Ichabod's Kin
A place for politics, pop culture, and social issues

Just Don’t Call Us Racists

Denial, as they say in Twelve Step programs, ain’t just a river in Egypt. And there is an adage in religious circles that Dutch Baptists choke on their pipes when they see Spanish Baptists drinking red wine.

Everyone else has a problem, except “us.” And certainly we are not racists. To say, as was common in my early lifetime, that persons of color (hardly the words used) were okay but shouldn’t go to schools with or date or marry whites, not use water fountains and sit only in the backs of public buses, were considered proper social rules; they didn’t say blacks were not God’s children: they were just not quite good enough.

To such minds, “racists” were people who “had a problem,” notably that of beating blacks at will and/or lynching them. Those who merely wanted nonviolent segregation did not, and still don’t, consider themselves racists. This is called denial.

Racism is a deep and insidious sickness of the human soul, and hardly the only one. So are antisemitism, homophobia, gender discrimination, and many more–as are suppression of opportunity and well-being for such persons, not to mention overt abuse. When will we stop hating and resenting Jews?–I have some very nuanced views of the politics that brought about certain boundary issues in the Middle East, but I know more than a few people for whom the very mention of Israel occasions a burst of total blame for all that occurs in that part of the world, if not in the U.S. as well.

When will we stop hating gays and lesbians, not to mention bisexual and transgendered persons–and outlawing the free expression of their love and relationships? When will men stop their violence towards women–and why do we find such quick cures for erectile dysfunction but not breast cancer?

But I digress. Today I speak of racism and the need for everyone, even those of the best hearts and intentions, to take courses in antiracism. You and I are racists to varying degrees; at milder levels we are unconscious casualties of mental structures and behavioral pattens that we inherited–as is Harry Reid and for that matter Trent Lott. We are not taught to challenge our own assumptions but, like it or not, it’s more than past time to do so.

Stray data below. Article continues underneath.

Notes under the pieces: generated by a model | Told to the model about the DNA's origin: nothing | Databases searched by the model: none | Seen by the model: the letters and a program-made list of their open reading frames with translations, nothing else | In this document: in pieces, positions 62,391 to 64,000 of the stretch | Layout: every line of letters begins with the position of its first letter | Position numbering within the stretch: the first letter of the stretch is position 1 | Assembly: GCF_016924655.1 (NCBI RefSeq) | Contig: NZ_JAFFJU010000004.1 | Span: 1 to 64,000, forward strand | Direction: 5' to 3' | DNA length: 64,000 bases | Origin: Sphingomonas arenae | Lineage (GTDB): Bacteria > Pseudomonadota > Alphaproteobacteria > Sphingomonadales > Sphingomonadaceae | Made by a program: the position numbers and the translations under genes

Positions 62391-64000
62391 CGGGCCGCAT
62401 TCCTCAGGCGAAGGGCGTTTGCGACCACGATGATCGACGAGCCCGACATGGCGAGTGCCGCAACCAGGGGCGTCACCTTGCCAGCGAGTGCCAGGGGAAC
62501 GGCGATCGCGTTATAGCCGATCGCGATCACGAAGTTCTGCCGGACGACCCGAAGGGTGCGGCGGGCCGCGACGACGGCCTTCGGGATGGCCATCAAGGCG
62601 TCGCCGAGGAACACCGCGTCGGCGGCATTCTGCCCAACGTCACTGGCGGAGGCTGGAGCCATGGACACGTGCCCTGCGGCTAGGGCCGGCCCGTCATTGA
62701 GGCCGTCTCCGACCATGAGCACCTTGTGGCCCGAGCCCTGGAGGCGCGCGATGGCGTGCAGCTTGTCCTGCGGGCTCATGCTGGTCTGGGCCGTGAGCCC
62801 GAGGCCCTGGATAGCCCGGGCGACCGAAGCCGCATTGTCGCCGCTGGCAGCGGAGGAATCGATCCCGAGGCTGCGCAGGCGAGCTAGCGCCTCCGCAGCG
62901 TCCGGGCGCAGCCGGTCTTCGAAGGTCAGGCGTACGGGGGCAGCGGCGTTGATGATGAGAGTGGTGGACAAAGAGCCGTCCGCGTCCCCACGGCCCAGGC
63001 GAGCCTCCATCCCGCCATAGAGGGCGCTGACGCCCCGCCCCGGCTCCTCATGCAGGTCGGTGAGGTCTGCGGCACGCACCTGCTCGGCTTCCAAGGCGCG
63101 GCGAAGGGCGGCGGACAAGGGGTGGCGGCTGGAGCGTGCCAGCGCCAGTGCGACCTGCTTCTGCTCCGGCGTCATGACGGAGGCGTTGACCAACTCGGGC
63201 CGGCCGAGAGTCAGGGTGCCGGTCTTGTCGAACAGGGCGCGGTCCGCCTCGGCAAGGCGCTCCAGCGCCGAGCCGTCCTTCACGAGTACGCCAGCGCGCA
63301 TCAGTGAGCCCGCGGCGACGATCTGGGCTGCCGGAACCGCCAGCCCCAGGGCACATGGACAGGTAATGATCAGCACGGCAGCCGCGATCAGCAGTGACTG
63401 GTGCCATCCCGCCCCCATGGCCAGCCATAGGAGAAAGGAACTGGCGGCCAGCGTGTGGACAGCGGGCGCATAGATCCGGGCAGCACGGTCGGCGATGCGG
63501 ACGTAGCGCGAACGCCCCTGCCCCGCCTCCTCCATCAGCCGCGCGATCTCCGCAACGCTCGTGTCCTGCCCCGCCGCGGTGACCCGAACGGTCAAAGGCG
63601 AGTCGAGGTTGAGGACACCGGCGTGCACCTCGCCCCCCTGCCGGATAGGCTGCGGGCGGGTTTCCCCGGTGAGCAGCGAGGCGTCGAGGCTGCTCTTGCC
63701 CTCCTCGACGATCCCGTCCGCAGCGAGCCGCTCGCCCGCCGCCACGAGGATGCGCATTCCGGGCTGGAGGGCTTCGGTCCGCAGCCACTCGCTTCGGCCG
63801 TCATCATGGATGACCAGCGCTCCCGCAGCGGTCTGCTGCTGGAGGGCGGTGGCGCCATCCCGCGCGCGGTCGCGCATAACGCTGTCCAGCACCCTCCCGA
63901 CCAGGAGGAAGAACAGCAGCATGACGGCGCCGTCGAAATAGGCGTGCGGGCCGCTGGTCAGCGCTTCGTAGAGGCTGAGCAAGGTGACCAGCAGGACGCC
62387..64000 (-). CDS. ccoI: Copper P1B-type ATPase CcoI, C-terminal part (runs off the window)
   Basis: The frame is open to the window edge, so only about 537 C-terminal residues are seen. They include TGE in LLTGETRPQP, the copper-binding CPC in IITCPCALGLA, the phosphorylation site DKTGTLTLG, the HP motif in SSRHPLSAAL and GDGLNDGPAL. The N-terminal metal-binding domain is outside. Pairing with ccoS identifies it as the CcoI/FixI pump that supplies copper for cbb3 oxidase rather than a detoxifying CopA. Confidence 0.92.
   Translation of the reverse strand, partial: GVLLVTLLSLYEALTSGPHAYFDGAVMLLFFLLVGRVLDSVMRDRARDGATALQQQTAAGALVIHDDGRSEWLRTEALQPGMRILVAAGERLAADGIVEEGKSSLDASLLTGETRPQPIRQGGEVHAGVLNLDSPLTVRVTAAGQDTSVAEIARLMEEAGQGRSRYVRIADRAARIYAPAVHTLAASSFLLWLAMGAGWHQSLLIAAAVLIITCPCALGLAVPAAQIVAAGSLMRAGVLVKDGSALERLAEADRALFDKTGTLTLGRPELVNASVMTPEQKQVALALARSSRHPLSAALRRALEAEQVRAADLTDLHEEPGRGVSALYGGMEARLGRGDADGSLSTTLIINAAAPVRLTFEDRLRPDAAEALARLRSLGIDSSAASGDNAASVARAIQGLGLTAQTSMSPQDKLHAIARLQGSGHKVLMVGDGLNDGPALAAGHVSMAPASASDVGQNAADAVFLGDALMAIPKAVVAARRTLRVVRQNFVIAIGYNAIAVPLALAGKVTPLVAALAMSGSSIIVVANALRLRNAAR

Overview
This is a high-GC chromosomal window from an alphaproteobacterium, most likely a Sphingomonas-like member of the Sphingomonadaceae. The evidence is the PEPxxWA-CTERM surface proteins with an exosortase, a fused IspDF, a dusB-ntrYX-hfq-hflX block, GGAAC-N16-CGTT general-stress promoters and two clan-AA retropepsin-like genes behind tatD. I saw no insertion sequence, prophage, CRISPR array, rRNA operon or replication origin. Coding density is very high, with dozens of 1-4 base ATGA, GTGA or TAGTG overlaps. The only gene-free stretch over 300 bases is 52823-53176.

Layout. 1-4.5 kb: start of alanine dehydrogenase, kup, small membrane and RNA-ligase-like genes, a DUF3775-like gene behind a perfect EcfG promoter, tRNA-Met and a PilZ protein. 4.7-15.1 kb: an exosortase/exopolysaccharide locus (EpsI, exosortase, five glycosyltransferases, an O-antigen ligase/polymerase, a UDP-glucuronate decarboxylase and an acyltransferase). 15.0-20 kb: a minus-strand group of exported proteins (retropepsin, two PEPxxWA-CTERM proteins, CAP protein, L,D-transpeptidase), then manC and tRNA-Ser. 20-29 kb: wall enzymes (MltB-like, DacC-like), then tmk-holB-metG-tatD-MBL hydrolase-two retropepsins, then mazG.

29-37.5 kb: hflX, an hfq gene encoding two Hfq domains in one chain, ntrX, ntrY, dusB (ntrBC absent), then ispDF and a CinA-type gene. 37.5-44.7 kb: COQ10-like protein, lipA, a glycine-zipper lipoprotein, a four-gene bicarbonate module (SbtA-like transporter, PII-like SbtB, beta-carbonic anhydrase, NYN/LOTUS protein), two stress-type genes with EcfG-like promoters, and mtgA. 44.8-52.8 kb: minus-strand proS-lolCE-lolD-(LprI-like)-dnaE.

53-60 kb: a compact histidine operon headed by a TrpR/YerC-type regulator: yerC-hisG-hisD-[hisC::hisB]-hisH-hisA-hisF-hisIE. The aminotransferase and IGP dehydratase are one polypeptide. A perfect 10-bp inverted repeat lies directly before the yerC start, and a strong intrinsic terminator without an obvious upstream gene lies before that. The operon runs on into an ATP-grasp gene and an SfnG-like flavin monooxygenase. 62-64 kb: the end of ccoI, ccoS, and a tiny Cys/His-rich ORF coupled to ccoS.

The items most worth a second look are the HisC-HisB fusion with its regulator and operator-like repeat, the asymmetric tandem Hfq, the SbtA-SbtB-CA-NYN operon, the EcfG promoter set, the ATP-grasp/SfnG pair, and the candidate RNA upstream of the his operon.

For years citizens and Congress have tried to control the sale, availability and ownership of deadly weapons for which there is no real need in society. But not until a black man was elected president had we seen such angry stockpiling of them. Exactly who do these folks want to shoot? It isn’t enough to say they’re just invoking the Constitution; were that to undergo amendment they would care not a fig and add a few thousand more bang-bangs to their personal arsenals. (Query: If we are truly related to the arboreal apes, are we halfway down, or halfway up, the tree?)

I’ve had to face my own racism and now it is at least known and named, and I am hereafter painfully aware of its inner presence. Blacks too have their own racism and we’re all trying to deal with it. The worst we can do is to say it isn’t there.

There are those who imagine that racism, since the death of King, Jr. and the rise of Obama, has gotten up on little hind legs and gone away. It hasn’t, and the real conversation about it is yet to begin–the Reid and Lott sagas are testament that much is still to be done.

More egregious examples are readily available. Some people still love Rush Limbaugh regardless of the nonsense he continues to spout. His minions think the only racist thing he ever said was that black quarterback Donovan McNabb is given a pass by football analysts because of his color. Their memories are selective; try on these verbal gems from my wacko homeboy: “You know who deserves a posthumous Medal of Honor? James Earl Ray (King, Jr’s assassin). We miss you, James. Godspeed.” And another: “Let’s face it, we didn’t have slavery in this country for over 100 years because it was a bad thing. Quite the opposite. Slavery built the South. I’m not saying we should bring it back. I’m just saying it had its merits. For one thing, the streets were safer after dark.”

Whoever thinks there’s little to nothing wrong with those statements needs to sign up for the aforementioned class asap.

J. Donald Johnston wrote that to go into a paint store and ask for “flesh color,” you may find they no longer have just one, but a variety, because times have changed, and flesh color is not something you buy but something you have, and there are many. One flesh color, he added, is just as natural as another on the person who has it, then asked, whose flesh color would you like? They may have it. And he suggested that some will say that Black is beautiful.

Why not? And why don’t we know, or see, that everyone is beautiful?

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